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Three times women athletes overcame obstacles to shock the world

Women athletes deal with obstacles most fans don’t even think of. Childbirth, indoctrinated beauty standards, and family issues are just several things often prevalent in a woman athlete’s life.

In the world of professional athletes, the focus is often on men. This is just simply the case, beyond the top-tier of women athletes.

While it is often true that many men have the upper hand in popularity, there is no denying that female athletes offer amazing moments and highlights year after year.

These highlights, unfortunately, tend to get buried under other sports moments, and simply do not get the respect they deserve. But in these three instances, women athletes overcame obstacles to light the sports world on fire.

A shining moment of women athletes overcoming obstacles: Serena Williams wins the 2007 Australian Open

Serena Williams pulls off an upset and is filled with excitement. (AP Photo/Rick Stevens)

When you think of Serena Williams what comes to mind? Success? Passion? Excitement? Dedication? All of those are right, but from 2005 to 2006 we were introduced to a different Serena.

The early 2000s were tough years for Williams. She lost her oldest sister and tennis assistant to gang-related violence, and was lost in the dark shadow of depression. Her successes quickly turned into failure after failure, dropping all the way to No. 140 in the world tennis rankings according to ESPN. 

She lost the dedication to the sport she had so much passion for. It seemed that the tennis world had lost one of the greatest.

However, a letter from Chris Evert, a former world #1 player, asking her to recommit to tennis, and a few charity trips to Africa seemed to light a fire in Serena. 

In 2007 she worked hard to get into shape for the Australian Open, and boy did she shock the world. Ranking 81st worldwide and unseeded in the Open, Serena made it all the way to finals and faced Maria Sharapova, another legend in the tennis world.

And guess what she did? She won and didn’t stop there. She won doubles with her sister Venus at the 2008 Bejing Olympics. And then went onto win her 3rd US Open title a few weeks later.

We see Serena as the GOAT, most of us. But we have to remember the extreme obstacles she had to overcome, like women athletes everywhere, to reach the top of the mountain.

US Women’s national soccer team wins the World Cup in 2019

women athletes obstacles
The U.S. team soaks in adulation at a ticker-tape parade in New York City on July 10John Lamparski (WireImage/Getty Images)

The US women’s soccer team had previously won 3 World Cups: 1991, 1999, and 2015. Obviously winning a World Cup is a great accomplishment. But this is not the focus of how this Womens’ soccer team shocked the world in 2019.

In 2019, the USWNT faced some light competition which culminated in their World Cup win. However, the biggest competition came from leadership in America. Megan Rapinoe began to take on a bigger name than just a soccer player, she became the centerpiece of a movement. 

Rapinoe, an LGBTQ woman, made her voice heard in response to the discrimination she and her other teammates faced in America. She also voiced her displeasure with leadership in the White House, saying that she would not visit the White House with Donald Trump in charge.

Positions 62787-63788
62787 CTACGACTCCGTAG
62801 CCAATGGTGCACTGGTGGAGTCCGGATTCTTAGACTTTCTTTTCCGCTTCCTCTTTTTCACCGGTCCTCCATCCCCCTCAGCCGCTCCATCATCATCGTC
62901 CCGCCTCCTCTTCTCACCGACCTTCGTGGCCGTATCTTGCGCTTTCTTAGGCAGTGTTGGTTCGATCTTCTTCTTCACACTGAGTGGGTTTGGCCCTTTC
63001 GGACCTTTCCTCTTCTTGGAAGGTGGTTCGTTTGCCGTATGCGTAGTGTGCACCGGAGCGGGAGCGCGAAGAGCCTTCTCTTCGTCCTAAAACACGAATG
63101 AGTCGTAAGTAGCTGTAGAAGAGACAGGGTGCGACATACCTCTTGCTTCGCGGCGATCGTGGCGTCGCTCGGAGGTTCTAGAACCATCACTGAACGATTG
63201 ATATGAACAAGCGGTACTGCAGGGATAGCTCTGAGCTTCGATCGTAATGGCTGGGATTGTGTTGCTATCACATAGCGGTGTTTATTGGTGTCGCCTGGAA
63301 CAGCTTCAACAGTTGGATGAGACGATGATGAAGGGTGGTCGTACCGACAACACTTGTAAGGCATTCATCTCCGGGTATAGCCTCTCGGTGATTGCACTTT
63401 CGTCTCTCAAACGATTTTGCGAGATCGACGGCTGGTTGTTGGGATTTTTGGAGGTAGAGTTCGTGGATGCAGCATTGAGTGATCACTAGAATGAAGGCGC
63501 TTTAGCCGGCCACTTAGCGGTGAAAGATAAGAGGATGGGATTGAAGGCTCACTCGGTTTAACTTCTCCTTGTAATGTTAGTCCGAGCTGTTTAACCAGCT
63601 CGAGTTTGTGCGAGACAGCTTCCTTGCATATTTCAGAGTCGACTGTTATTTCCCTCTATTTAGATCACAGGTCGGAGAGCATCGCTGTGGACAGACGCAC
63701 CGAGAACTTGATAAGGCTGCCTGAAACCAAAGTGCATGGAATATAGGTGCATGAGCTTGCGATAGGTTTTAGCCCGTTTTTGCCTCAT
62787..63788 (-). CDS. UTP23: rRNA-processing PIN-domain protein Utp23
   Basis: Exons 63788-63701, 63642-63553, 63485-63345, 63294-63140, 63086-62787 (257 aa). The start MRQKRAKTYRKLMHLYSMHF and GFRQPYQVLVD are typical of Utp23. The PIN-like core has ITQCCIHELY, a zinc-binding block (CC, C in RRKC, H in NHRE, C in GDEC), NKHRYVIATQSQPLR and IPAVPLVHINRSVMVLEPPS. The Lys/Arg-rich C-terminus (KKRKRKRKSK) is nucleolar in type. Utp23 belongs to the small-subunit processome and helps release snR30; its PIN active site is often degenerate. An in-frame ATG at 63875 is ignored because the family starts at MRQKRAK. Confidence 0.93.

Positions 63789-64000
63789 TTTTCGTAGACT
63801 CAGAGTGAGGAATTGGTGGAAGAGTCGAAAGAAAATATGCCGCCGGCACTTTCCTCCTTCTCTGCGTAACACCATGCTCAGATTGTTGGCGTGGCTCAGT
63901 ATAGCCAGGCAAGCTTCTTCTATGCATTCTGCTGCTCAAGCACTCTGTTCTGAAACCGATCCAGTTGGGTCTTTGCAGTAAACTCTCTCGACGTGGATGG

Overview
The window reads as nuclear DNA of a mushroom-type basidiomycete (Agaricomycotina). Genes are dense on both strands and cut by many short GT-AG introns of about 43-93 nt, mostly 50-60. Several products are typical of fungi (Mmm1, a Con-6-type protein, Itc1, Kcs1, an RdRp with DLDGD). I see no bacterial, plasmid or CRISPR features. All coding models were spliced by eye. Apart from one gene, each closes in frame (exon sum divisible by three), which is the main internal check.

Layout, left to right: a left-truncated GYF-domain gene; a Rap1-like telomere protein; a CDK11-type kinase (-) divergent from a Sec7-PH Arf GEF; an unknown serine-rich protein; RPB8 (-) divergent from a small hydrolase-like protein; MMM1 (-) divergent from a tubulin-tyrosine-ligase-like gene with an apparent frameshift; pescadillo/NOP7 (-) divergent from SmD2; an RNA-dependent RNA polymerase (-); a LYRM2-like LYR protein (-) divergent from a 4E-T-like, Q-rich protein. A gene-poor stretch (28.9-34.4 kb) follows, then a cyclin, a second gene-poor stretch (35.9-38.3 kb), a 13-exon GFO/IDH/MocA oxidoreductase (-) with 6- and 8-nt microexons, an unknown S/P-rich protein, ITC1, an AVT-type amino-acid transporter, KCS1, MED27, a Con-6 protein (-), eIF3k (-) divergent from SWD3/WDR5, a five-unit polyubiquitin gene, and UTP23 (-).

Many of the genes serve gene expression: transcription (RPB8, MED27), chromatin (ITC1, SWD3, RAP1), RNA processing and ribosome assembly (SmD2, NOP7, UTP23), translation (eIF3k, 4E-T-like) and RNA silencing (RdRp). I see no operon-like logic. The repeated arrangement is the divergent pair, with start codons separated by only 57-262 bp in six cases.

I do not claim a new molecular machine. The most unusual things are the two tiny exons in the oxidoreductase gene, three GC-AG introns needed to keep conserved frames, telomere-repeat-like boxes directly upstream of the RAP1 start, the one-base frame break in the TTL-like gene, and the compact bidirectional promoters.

This was the first of a sequence of spats between her and President Trump.

Her biggest calling card, which became the focus of the USWNT, was the movement for equal pay between men and women. Most readers know of the astounding wage gap, between men and women, that exists in America, which definitely applies to USWNT.

In a time where political unrest was prominent in America, Rapinoe and her soccer team’s counterpart road the wave of changes happening in America. 

Ultimately no real change was made as a result of Rapinoe and her counterparts, but the 2019 US Womens’ Soccer Team helped the equal pay movement take a huge step forward. 

Naomi Osaka beats Serena Williams (2018)

women athletes obstacles
Naomi Osaka lifts up her US Open trophy (NYTimes)

Back in 2018, Naomi Osaka, the now 23-year-old superstar, rose to the headlines of the tennis world after beating Serena Williams in a pretty contentious match.

The battle between Williams and the line judge was the big storyline, but for the purpose of this article, the bigger storyline was the 21-year-old beating the all-time great.

Beating out Serena Williams is a feat in and of itself, but in 2018 Serena Williams was trying to win her 24th Grand Slam Title, and her first title since becoming a mother, two storylines that had everyone rooting against the youngster.

At the end of the match, when Osaka was crowned champion, fans booed, it was no slight at Osaka, but instead a nod to how much they were rooting for Serena. 

Naomi Osaka was essentially against the world in this one, and came out on top, winning a US Open at the age of 21. Now that is something that will always shock the world.

Women athletes overcome obstacles most men wouldn’t ever know about

Gender is a societal construct. Women and men are placed into boxes by societal standards.

This is commonplace in sports also. Women are expected to behave in a lady-like manner. Men are expected to not cry.

But ultimately, women athletes are also dealing with a plethora of obstacles they need to overcome. Obstacles most of us fans do not even know about until afterwards.

These women consistently inspire us, and we can do them a service by remembering all that they have to overcome.